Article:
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Building Block for Life Found in Mars Meteorite
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Building Block for Life Found in Mars Meteorite

Scientists have found a potential building block for life in a Martian meteorite recovered from Antarctica.

Parts of the rock contain rich concentrations of boron, which biochemists suspect played a key role in the development of ribonucleic acid, or RNA.

“I had read how important boron could have been in the origins of life, stabilizing a part of RNA,” biologist James Stephenson, with the NASA Astrobiology Institute at the University of Hawaii told Discovery News.


RNA is a biological molecule, which scientists believe was the stepping stone for life on Earth. It, like deoxyribonucleic acid, or DNA, which evolved later, can store and transmit information to cells.

RNA is comprised of three basic components: phosphate, a ribose, which is a five-carbon sugar, and a nucleobase. Both phosphates and nucleobases have been found in meteorites previously. Ribose has never been found beyond Earth.

“Of the three parts that make RNA, the ribose is the tricky part. We haven’t been able to explain how it could form naturally,” Stephenson said.

In 2004, chemist Steven Benner, with the Foundation for Applied Molecular Evolution in Gainesville, Fla., proposed that ribose’s secret helper was boron.

“If one thinks that life originated with RNA that formed pre-biotically, we know of no other way of getting ribose in adequate amounts other than to use borate,” Benner wrote in an email to Discovery News.

“It’s the unique size of the boron which is able to stabilize the ribose ring structure. No other element has been shown to have that effect,” Stephenson added.

After reading Benner's paper, Stephenson asked a geologist colleague if any of the Mars meteorites recovered on Earth had been analyzed for boron. They hadn’t, so Stephenson arranged a study.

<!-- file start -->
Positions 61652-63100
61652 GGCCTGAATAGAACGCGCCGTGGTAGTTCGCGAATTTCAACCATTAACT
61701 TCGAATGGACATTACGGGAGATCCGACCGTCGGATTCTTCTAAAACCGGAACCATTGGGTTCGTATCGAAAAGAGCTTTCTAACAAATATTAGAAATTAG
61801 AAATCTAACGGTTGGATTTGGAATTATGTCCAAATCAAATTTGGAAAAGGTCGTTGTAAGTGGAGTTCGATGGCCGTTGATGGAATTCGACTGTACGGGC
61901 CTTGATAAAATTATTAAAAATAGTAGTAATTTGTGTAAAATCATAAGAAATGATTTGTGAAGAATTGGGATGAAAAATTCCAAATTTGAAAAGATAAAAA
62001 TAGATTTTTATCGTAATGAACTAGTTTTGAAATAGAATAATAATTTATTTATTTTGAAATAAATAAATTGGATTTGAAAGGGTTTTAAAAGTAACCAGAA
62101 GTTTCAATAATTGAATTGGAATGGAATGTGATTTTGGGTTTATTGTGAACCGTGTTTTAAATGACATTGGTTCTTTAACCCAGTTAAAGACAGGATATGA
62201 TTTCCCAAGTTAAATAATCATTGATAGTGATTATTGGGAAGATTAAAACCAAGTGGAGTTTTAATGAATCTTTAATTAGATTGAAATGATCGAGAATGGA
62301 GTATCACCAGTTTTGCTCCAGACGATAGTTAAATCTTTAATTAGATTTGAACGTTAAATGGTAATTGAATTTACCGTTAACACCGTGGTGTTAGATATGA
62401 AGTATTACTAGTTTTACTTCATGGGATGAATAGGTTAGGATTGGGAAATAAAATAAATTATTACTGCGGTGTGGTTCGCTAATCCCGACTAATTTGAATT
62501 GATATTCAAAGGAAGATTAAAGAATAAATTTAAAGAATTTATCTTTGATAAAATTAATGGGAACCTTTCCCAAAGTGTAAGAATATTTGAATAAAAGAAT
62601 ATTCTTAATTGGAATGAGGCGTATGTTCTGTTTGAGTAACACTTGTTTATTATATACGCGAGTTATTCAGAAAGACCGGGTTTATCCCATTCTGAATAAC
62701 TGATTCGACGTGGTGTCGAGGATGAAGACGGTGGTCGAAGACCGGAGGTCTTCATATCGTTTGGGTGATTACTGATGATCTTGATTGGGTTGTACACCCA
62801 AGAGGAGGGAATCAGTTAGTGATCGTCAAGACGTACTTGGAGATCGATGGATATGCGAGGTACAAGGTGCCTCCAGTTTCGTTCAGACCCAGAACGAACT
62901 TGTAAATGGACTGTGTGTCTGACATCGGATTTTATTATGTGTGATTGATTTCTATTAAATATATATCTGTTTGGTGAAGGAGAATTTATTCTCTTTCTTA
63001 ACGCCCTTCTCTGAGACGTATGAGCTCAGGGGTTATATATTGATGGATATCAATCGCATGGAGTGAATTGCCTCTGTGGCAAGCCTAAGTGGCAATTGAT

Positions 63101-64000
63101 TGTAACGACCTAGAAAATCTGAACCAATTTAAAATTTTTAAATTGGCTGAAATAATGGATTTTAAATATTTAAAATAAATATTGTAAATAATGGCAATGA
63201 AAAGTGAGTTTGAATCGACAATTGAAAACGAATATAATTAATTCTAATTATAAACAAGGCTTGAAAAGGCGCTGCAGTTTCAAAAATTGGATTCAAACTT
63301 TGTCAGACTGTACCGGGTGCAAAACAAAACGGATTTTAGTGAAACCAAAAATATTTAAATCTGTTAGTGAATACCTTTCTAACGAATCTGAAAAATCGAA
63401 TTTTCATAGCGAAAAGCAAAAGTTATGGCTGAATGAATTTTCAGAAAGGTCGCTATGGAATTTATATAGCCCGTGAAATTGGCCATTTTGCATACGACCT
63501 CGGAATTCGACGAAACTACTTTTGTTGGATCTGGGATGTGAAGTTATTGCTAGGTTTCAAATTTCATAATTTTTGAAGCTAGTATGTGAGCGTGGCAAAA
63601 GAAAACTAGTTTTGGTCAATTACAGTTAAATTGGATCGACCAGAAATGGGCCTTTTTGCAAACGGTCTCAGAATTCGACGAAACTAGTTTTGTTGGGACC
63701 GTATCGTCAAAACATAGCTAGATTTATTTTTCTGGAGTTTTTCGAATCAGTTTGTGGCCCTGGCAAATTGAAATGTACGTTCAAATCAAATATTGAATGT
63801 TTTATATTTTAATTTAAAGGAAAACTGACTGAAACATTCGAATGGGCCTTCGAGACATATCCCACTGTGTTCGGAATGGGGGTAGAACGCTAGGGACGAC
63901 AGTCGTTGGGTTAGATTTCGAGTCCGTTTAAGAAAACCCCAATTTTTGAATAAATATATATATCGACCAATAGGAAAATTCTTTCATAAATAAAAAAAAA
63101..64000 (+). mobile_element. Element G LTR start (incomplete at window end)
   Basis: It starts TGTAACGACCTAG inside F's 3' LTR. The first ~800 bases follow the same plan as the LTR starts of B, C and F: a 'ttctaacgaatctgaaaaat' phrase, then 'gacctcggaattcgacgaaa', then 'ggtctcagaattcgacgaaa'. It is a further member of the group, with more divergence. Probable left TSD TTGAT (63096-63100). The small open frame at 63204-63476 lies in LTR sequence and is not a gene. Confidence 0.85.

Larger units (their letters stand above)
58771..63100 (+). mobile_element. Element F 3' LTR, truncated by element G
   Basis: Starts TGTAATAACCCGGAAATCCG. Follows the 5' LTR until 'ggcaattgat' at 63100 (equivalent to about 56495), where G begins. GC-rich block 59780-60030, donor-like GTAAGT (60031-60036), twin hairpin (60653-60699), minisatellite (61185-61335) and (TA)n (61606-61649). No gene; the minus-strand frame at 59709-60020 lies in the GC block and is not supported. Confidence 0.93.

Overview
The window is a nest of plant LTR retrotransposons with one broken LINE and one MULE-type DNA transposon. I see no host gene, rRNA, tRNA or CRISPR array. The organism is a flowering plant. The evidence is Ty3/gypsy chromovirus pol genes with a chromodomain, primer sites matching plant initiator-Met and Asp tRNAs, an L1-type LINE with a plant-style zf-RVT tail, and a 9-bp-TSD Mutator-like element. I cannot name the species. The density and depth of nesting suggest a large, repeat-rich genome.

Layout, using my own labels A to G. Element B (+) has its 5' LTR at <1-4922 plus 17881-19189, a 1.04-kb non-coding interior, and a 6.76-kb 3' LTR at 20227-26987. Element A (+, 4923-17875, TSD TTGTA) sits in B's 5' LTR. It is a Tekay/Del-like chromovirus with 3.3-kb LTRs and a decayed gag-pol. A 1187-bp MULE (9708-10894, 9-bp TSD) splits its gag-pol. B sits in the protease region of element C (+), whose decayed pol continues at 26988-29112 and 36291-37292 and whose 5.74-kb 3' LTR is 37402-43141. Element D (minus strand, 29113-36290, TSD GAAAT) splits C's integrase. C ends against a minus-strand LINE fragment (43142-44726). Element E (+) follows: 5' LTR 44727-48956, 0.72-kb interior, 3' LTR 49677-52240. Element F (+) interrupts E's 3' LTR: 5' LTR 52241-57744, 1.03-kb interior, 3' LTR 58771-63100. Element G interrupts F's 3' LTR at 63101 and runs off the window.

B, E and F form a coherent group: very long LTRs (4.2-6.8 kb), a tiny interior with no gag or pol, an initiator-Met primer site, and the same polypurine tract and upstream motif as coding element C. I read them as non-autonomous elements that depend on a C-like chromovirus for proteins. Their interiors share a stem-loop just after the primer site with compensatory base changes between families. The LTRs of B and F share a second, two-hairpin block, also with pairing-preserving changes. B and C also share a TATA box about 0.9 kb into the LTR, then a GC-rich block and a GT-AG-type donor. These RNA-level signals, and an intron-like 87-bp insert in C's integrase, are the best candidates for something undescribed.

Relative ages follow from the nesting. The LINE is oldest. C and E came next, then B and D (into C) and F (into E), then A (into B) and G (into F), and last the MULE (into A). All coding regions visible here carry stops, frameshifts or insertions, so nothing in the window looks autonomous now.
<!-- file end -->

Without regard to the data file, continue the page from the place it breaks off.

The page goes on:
The team hit the boron lottery in the final hours of their assigned time on a highly specialized ion microprobe at the University of Hawaii.

“We had four days on this very expensive machine and the first 3.5 days we hadn’t found any reasonable amounts of boron. We tried different meteorites and we tried different places in this Mars meteorite. It was only in the last hours that suddenly the boron concentrations jumped up from 2- to 3 parts per million up to 200 parts per million,” Stephenson said.

“It was a surprise for all of us. We were basically thinking of giving up. We’d been working like 15-hour days on this machine and not finding anything and we were ready to pack up and leave when we got this result, so then we carried on through the night," he said.

The scientists next plan to test if an Earth clay with the same amount and configuration of boron found in the meteorite can actually stabilize ribose.

The research is published in PLOS One.



Editor's Note: This article was originally published by DISCOVERY NEWS, here, and is licenced as Public Domain under Creative Commons. See Creative Commons - Attribution Licence.

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